Roadcase Royale is a new six piece band led by guitarist Nancy Wilson of Heart and vocalist Liv Warfield, formerly of Prince’s New Power Generation outfit. Warfield’s musical director and Prince protégé Ryan Waters handles lead guitar duties and the band is rounded off with current members of Heart Chris Joyner on keyboards, Ben Smith on drums, and Dan Rothchild on bass guitar. The band has already turned in some impressive live performances and their first single, “Get Loud”, is the best sort of modern rock with a groove-centric edge. The song has superb production and a rousing, but tasteful, chorus hooking listeners even deeper into the song. There’s never any feeling that this is a star vehicle for Wilson and Warfield alone – instead, Roadcase Royale feels like a full-fledged band from the song’s opening notes and that impression only deepens over the song’s duration.
The song kicks off with Waters’ and Wilson’s guitars laying down some fat lines before the song segues into its first verse. The guitars lay back during the verses and the musicians concentrate on locking down the track’s fine groove. They return for the chorus to spectacular effect. It isn’t surprising considering the talent behind this release, but construction is one of the strong points about this performance. It scarcely runs over the three minute mark, yet it feels like it accomplishes everything it sets out to do without ever having to rush. Another notable fact about this performance is how, despite the instrumental talents the band brings to bear, there are no supposed virtuoso moments here or extended instrumental breaks. This isn’t a song calling for such treatment. Instead, the six piece sings and plays to a common end that further enhances the track’s overall quality.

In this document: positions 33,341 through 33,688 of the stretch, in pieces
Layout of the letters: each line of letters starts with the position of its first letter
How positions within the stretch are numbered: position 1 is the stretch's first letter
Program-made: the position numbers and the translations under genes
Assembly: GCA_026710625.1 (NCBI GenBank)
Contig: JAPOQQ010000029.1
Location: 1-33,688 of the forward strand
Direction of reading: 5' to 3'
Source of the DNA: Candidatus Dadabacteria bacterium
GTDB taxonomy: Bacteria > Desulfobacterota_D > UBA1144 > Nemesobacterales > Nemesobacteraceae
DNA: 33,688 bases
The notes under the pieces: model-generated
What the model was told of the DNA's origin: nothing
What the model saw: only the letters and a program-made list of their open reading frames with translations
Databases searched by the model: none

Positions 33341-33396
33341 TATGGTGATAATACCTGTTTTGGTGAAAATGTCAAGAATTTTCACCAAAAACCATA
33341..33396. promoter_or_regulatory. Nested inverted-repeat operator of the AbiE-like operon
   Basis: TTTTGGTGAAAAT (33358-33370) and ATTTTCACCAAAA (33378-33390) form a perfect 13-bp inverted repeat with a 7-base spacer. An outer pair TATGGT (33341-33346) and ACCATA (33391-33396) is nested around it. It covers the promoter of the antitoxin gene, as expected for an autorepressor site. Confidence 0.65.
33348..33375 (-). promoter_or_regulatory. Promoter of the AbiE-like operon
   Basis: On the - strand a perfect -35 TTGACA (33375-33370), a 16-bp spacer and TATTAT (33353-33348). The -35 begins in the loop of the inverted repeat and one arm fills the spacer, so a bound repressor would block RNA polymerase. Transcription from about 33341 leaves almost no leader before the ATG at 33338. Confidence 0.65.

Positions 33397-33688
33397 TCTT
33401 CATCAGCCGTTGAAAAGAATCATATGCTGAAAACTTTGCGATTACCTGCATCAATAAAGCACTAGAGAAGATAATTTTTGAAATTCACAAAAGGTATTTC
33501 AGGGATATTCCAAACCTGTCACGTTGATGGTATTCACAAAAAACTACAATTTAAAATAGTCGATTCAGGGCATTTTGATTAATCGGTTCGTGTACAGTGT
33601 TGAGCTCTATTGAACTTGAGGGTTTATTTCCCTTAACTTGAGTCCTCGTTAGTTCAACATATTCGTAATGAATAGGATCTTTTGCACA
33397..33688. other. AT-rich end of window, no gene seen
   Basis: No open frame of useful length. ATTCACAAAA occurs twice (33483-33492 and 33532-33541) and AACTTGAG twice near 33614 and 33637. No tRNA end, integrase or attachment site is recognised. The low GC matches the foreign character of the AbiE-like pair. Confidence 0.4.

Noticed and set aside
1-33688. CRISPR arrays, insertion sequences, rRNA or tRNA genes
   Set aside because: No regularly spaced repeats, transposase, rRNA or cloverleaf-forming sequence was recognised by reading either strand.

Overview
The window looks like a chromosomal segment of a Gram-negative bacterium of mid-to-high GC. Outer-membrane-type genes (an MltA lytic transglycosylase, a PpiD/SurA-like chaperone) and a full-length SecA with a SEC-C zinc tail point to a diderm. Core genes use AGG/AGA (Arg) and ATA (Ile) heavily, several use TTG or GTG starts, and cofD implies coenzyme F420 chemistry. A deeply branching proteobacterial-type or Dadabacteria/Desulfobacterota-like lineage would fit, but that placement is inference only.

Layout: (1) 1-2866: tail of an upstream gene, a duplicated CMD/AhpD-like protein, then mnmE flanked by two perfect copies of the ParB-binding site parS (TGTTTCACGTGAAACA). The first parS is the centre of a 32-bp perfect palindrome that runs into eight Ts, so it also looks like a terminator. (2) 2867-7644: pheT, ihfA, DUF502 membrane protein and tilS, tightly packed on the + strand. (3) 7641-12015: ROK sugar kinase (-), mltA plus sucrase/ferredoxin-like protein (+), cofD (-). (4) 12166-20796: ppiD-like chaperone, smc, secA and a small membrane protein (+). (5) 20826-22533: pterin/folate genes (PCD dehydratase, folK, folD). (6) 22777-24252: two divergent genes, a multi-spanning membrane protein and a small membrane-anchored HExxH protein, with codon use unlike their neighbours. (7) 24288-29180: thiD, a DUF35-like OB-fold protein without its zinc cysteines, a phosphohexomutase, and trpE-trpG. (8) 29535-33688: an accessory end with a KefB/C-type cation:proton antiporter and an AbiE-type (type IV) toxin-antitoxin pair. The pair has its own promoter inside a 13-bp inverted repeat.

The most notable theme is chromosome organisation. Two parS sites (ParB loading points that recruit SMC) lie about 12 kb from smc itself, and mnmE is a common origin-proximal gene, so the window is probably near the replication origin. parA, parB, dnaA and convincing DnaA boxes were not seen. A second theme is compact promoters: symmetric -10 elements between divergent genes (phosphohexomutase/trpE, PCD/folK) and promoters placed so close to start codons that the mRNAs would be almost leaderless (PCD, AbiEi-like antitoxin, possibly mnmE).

Warfield’s voice is impressive enough to hazard a guess this is a singer capable of all things. She understands the value of modulation for effect and her vocals rise and fall in all the right places and slow burn with sultriness and an ample dollop of soul. She excels, particularly, on the chorus and never goes in for hogging the spotlight. Much like her instrumental counterparts, every facet of her performance is geared towards helping the song breathe better and seize listener’s imaginations. There are some backing vocals, lightly applied, coming in on the chorus that further strengthens this element in the song. The lyrics have a social consciousness, but it’s never phrased in terms of dogma. Instead, Roadcase Royale’s point of view doesn’t care little for the sweeping, broad-swath of ideas so dominating our public discourse and, instead, places their call to storm the ramparts from a very, personal place. “Get Loud” may never get loud, but anyone looking for rock and roll anthems is advised to go elsewere. Instead, RoadcaseEoyale uses just the right touch of the personal will immensely enjoy this obvious labor of love. Nancy Wilon has collaborated on a number of seminal recordings, but Roadcase Royale’s single may be one of her best recordings ever.